I don't really keep in touch with a lot of those people anymore; as is the case with many first-year friendships, they shifted and slowly grew apart, and I found myself in a different group of friends. But I still have a lot of fond memories from that first year of college - sitting in the common room waiting for election results to come in (this was 2004, so the results themselves were not pleasant), our first gender-bending Coming Out Ball, middle of the night trips to Steak 'N' Shake, and Christmas.

My roommate (pictured above) and I went all out: we hung mistletoe in our room (though it inspired more laughing than kisses), we got little presents for the four main inhabitants of room 213 (besides us, who were the actual residents of the room), and - most relevant to this blog - we made puppy chow for our male friends in the hall.

We did not do the latter by ourselves; instead, a bunch of us took over our floor kitchen until it resembled a meth lab. (Seriously, check out all that powdered sugar. It was crazy!) I had never heard of puppy chow before then, but quickly became a fiend for it. Aside from making small bags for our friends, we deigned it necessary to have a somewhat larger bag to stash in our room.

(sorry, this stuff is delicious, but not very photogenic)

Granted, it is a little early for Christmas goodies, but you know, Halloween is approaching and perhaps this would be a good treat for the wee tricksters? Okay, okay, mostly I just wanted to have some puppy chow myself and am now making excuses. It is never too early for holiday treats! Yeah!

Puppy Chow

So, this is kind of an approximate recipe. I might use a little less chocolate next time - or maybe not. I forgot how addictive this stuff is. Maybe it is best to wait for the holidays? (Another reason I like cooking for people, and not just me.)

1/2 cup peanut butter
1/4 cup butter
1 cup chocolate chips
1/2 tsp vanilla extract
2/3 box Chex (or similar cereal, I used the Safeway brand)
1 cup powdered sugar

Melt chocolate, peanut butter, and butter together - either in the microwave, or over the stove.
Mix in the vanilla extract. Add cereal and stir to cover all the pieces.
Transfer to a large freezer bag. Add powdered sugar. Toss to mix.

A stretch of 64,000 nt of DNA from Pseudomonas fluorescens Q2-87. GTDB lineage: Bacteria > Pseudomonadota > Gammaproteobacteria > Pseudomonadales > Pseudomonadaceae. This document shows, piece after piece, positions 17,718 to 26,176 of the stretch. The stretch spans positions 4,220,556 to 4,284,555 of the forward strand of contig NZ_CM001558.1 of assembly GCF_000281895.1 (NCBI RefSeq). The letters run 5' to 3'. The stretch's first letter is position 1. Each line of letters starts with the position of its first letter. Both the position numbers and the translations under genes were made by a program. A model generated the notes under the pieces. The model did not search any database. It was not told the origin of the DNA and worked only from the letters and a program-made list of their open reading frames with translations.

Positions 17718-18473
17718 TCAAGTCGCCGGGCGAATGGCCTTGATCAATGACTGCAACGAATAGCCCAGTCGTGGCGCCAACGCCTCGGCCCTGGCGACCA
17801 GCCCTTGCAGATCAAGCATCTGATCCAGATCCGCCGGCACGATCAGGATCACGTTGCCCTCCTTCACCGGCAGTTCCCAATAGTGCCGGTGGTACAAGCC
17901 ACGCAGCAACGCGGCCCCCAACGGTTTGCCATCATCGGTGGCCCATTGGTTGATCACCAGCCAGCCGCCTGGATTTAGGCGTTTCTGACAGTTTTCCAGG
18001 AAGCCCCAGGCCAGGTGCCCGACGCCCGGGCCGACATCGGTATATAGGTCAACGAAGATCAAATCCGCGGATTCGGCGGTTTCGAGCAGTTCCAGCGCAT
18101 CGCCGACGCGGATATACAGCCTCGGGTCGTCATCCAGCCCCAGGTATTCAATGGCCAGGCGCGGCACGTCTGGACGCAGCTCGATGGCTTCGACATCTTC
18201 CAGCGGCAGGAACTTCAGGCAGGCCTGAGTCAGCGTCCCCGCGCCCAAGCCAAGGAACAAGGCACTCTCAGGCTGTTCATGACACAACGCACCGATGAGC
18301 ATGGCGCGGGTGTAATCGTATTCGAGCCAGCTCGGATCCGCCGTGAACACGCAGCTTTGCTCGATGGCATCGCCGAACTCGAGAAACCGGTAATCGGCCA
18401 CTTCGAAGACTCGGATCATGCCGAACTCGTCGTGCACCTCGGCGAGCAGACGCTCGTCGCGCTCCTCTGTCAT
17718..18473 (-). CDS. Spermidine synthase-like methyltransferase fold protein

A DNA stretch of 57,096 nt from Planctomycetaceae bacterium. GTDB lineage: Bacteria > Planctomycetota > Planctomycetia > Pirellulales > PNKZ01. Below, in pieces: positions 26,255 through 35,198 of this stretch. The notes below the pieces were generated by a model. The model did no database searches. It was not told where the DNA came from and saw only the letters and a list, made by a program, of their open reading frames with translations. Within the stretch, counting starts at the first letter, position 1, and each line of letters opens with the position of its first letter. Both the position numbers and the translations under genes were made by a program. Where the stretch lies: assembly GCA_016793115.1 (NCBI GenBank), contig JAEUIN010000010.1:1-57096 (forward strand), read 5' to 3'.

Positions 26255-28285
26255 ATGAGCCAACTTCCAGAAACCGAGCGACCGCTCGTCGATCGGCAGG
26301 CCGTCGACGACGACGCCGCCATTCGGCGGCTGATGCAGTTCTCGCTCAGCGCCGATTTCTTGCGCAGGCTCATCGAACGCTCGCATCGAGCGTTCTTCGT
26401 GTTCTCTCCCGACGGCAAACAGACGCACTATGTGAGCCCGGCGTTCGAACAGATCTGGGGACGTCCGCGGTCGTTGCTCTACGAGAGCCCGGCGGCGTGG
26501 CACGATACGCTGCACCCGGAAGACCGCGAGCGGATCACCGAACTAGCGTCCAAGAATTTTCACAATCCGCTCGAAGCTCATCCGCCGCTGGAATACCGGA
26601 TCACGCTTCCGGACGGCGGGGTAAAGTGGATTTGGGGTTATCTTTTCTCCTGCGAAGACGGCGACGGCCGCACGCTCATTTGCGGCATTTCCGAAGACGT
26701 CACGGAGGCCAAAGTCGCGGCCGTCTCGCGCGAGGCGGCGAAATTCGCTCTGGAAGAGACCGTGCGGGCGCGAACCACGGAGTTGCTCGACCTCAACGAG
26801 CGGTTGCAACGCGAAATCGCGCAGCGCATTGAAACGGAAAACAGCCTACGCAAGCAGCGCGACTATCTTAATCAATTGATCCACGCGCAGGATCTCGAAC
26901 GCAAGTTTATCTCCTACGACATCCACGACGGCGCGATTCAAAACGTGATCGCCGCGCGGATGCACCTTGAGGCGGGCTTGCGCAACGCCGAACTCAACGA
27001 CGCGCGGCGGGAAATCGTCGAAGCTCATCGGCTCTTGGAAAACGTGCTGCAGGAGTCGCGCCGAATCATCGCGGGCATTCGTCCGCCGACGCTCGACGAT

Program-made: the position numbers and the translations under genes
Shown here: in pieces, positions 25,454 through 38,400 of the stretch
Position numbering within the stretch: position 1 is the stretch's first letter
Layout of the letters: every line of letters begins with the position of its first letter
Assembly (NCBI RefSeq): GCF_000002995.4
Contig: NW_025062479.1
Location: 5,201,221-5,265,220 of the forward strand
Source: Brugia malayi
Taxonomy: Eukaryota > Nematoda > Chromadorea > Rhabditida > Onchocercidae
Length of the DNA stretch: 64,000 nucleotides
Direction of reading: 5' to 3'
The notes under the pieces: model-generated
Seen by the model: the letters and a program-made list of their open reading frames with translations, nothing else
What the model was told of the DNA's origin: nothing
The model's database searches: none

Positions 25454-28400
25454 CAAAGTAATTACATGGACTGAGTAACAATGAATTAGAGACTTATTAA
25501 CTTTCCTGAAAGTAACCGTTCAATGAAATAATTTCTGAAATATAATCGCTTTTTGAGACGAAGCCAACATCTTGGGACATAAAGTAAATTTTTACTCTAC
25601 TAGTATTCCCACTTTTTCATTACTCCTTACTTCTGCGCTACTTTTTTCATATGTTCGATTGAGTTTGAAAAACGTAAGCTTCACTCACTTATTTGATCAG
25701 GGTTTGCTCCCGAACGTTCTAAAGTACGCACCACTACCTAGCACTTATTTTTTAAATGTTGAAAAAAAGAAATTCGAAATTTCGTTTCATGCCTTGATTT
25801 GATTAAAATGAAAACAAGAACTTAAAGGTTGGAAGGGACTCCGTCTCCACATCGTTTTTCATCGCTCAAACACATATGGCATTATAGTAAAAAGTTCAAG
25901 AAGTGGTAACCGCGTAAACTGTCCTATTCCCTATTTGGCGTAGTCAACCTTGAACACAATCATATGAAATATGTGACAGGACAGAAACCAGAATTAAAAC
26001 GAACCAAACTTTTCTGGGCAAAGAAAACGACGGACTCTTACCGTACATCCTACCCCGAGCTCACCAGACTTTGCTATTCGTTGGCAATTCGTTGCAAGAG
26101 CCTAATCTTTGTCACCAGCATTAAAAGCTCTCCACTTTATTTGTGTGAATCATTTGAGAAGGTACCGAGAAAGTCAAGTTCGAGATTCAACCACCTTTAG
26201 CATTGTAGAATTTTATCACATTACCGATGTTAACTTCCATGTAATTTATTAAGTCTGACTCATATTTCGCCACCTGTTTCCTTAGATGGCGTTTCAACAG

second installment

Part of what I love about baking (or cooking, in general) is sharing what I make with others. This contributes a lot, actually, to why my solo meals are often uncomplicated things like, uh, cheese and crackers and olives. That, and cooking for one person always, always involves reducing recipes. But that's neither here nor there.

But I also like cooking with other people - and, well, Daniel and I make the perfect team because our names are the same. So here comes the second installment of Danielle & Daniel Make Dinner. This time our inspiration was twofold: a pizzeria in Greensboro that made all sorts of delicious pizza variations, and my own focaccia recipe. Throw in my rapidly expanding cookbook collection and it is really just a recipe for greatness.

We had the perfect set-up for making this pizza too - namely, a captive audience. Jo, of course, was there for the first installment of Danielle & Daniel Make Dinner (we are thinking about "daniel(le)" - which we figure is just pretentious enough), but this time Andy decided to join us. About three years ago, Andy's Christmas present to me was a lovely pizza dinner, made from scratch, so I was excited to present my own offering.

And well, Daniel said it best: "Sexy people make sexy pizza." (Which was, of course, followed with: "put that on your blog!" And so I have.)

Because there were four of us, we made two pizzas. The first had a tomato sauce base (Newman's bombolina, which I highly recommend), mozzerella, and sun-dried tomatoes. It was pretty good, but could have benefited from cutting up the sun-dried tomatoes and spreading them out more. Also, dousing them in olive oil before putting them in the oven, since baking made them even chewier.

And then there was our masterpiece.

Pear and Gorgonzola Pizza

There are different kinds of gorgonzola (which we did not realize until last night) - we used piquante for this, but dolce would work too. Piquante, though, adds a nice variety of taste and stands in contrast to the sweetness of the pear.

For the pizza crust (makes two):
1 1/3 cups warm water
1 package active-dry yeast
3 1/2 cups all-purpose flour
2 tbsp olive oil
1 tbsp salt
1 tbsp sugar

For the toppings:
1 pear
gorgonzola (see above)
carmelized onions

Combine the yeast and the water in a bowl, letting it sit while the yeast dissolves, or about five minutes. Mix in the flour, olive oil, salt, and sugar for about a minute with a wooden spoon. Knead by hand for about 10 minutes. Lightly oil a large bowl and transfer the dough, flipping it to make sure the whole thing gets oiled. Cover the bowl with a clean cloth and let rise for 1 1/2 hours.

Preheat the oven to 475°F.

While the oven preheats and the dough rises, carmelize onions. To do so, just splash some olive oil into a pan and - on low heat - put the onions in. This is just about it - you'll want to keep an eye on them and move them around to make sure they evenly carmelize. You may want to put a pinch of salt and sugar in there (we did). This is a good time to prepare the other toppings, too!

When the dough has risen, split into two sections and transfer each to a baking sheet. If you have space, you may want to roll them out first, but it can be done by hand once on the sheet. On one, place sliced pears, chunks of gorgonzola, and the carmelized onions, making sure to evenly distribute the flavors. Brush olive oil onto the crusts.

Bake the pizza for about 15 minutes. Let cool and enjoy!


photo friday

So, dear reader, I've been taking a lot of photos lately. (I've also been using that Jane Eyre "dear reader" bit a lot lately, which is funny, considering how I feel about Jane Eyre.) Because of that, I've decided to introduce a new piece to the jekyllian puzzle: photo Friday. I'm not sure if it'll stick around, but we'll see!

These are for the autumn color week over at poppytalk. Enjoy!

Monday: yellow

Tuesday: green

Wednesday: orange

Thursday: brown

Friday: red